No longer. During Friday, about a quarter of the market decline since September due to Amazon, Apple, Facebook and Alphabet, according to data collected by S & P Capital IQ. The sharp sale on Monday will only add that.

Investors seem particularly focused on evidence that extraordinary profits generated by these giant technology companies are threatened.

The regulatory aspect is threatening the Facebook shares, as it concerns the fallout and costs of a data violation, loss of integrity and management errors. The pressure has been strengthened through a review of its response to Russian efforts to use it to influence the 2016 presidential election. The stock dropped another 5.7 percent on Monday.

The alphabet is also faced with a regulatory crackdown on business practices in Europe and is affected by selected officials in the USA about political bias. Its shares fell almost 4 percent on Monday.

The regulation is largely troubling technology investors. Apple’s chief, Tim Cook, has warned that the new rules for the industry are “inevitable” as he told Axi us in an interview that sent on Sunday .

“I believe in the free market. But we have to admit when the free market is not working,” he said, “I think Congress and government will at some time pass something.”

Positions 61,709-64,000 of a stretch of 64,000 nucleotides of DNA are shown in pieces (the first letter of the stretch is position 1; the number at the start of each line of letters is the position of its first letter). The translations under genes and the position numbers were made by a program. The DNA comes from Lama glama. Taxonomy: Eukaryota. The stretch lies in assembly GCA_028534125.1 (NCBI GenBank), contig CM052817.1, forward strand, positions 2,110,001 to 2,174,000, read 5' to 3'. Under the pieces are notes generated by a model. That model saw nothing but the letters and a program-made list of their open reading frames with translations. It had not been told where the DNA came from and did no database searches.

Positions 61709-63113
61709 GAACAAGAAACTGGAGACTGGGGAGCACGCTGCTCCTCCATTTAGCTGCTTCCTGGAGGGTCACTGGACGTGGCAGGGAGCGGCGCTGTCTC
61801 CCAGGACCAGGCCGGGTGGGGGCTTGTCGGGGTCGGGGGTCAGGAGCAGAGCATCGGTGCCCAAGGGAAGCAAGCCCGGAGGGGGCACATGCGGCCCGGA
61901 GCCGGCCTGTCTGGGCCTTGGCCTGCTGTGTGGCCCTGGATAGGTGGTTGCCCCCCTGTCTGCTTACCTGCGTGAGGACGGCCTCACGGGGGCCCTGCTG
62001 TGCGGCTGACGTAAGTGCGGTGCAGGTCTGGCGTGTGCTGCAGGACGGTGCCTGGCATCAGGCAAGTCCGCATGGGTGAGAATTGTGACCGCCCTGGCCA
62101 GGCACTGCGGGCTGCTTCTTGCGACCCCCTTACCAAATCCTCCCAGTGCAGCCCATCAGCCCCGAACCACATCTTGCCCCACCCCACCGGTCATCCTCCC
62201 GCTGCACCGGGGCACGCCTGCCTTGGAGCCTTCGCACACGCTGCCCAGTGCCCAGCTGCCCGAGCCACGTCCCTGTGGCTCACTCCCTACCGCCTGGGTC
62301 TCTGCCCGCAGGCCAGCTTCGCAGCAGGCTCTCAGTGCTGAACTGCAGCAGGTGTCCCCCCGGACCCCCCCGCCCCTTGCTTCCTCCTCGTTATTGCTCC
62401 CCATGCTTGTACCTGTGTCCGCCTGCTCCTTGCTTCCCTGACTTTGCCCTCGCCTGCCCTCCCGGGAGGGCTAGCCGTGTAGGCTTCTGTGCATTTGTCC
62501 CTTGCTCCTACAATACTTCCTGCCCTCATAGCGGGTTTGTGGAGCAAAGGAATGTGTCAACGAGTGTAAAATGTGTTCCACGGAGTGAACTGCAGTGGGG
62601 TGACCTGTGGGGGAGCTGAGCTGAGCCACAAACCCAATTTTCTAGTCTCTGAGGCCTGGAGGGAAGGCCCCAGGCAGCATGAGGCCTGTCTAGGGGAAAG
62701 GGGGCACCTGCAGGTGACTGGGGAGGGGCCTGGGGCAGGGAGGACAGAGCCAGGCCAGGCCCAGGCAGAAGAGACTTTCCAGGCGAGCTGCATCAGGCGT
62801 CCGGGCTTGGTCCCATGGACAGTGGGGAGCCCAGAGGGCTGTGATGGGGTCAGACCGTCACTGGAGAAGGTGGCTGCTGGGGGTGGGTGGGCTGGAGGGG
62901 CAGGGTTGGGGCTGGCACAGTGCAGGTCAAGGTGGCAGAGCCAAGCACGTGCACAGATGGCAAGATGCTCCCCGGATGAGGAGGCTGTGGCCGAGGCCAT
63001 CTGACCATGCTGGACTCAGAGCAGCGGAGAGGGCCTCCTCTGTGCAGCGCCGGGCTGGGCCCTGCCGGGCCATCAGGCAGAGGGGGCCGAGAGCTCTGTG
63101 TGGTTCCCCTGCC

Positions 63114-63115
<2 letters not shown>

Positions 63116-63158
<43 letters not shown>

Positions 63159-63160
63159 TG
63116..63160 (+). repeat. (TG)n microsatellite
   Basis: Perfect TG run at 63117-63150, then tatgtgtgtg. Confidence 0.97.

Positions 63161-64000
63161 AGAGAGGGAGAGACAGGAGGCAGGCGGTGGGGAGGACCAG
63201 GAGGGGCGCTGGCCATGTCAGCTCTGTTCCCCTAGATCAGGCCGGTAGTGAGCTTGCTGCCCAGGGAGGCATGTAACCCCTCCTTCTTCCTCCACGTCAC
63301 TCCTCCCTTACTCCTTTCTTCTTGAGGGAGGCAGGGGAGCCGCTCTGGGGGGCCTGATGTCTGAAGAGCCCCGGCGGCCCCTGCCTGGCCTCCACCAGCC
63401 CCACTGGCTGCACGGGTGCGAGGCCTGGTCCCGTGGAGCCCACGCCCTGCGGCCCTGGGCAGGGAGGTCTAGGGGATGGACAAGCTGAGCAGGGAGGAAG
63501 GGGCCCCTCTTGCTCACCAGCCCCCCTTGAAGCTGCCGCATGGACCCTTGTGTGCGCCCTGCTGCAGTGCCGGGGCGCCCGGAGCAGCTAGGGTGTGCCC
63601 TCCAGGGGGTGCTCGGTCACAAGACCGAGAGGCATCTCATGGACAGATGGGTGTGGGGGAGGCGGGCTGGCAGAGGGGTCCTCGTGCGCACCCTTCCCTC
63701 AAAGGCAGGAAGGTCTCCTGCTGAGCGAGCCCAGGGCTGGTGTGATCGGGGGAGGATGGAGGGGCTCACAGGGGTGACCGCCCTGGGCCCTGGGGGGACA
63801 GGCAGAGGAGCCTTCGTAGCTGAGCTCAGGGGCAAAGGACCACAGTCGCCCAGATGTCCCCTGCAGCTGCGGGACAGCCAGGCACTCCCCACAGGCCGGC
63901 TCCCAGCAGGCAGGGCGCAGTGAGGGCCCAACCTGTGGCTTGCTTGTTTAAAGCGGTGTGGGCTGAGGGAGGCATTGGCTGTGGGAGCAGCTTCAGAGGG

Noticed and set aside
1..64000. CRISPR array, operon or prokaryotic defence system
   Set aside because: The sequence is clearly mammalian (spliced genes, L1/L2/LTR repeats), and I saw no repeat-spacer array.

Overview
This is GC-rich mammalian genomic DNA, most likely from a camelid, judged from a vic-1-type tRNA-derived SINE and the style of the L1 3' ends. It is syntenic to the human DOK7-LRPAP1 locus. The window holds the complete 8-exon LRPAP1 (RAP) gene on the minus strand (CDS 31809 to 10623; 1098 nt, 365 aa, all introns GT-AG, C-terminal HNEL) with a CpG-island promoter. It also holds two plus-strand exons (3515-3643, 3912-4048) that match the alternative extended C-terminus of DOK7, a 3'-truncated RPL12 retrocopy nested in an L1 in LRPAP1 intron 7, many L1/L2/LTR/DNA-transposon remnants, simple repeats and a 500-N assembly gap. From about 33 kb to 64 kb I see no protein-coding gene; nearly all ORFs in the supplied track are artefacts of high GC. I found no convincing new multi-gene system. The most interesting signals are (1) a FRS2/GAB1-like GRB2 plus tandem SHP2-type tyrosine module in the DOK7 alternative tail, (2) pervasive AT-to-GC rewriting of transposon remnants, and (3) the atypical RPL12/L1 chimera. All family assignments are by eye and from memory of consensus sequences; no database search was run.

If the technology layer can Taking care of the concerns depends partly on whether companies can continue to deliver strong earnings performance even though the global economy is significantly softening. Latest performance reports from major technology companies have done little to ensure investors.

Soft demand for Apple’s new phones has damaged its shares and its suppliers. The month began with Apple, which represented a lower than expected forecast for sales. Last week, a supplier warned investors that one of its largest customers had cut orders.

As Apple’s stock price peaked at just over $ 232 the 3 October, stocks have fallen by almost 20 percent, which spends more than 200 billion dollars leaves from the company’s market value. Its shares were down almost 4 percent on Monday.

Amazon reported a slowdown in its core revenue growth at the end of October and sent the shares lower. For investors, who often see revenue as a good indicator of the strength of demand in the economy, it was more important than the $ 2.9 billion in profits reported by the company.

But if they actually produce the figures that Wall Street analysts expect, recent decline in major technology stocks could give a buyer opportunity for some investors. Important valuation measures by Apple and Alphabet hit several years high this summer. But the recent decline has left these values ​​considerably lower. Prices on Facebook and Amazon are relatively low compared with expected earnings, which means that these shares look like “cheap” for some investors.

But they may need to be even cheaper before investors are tempted to snap them up. That is why some people expect the market feeling to be much worse before stocks can resume their climb.

“I’m looking for a bit more bearishness,” said King Lip, chief executive officer at wealth management company Baker Avenue.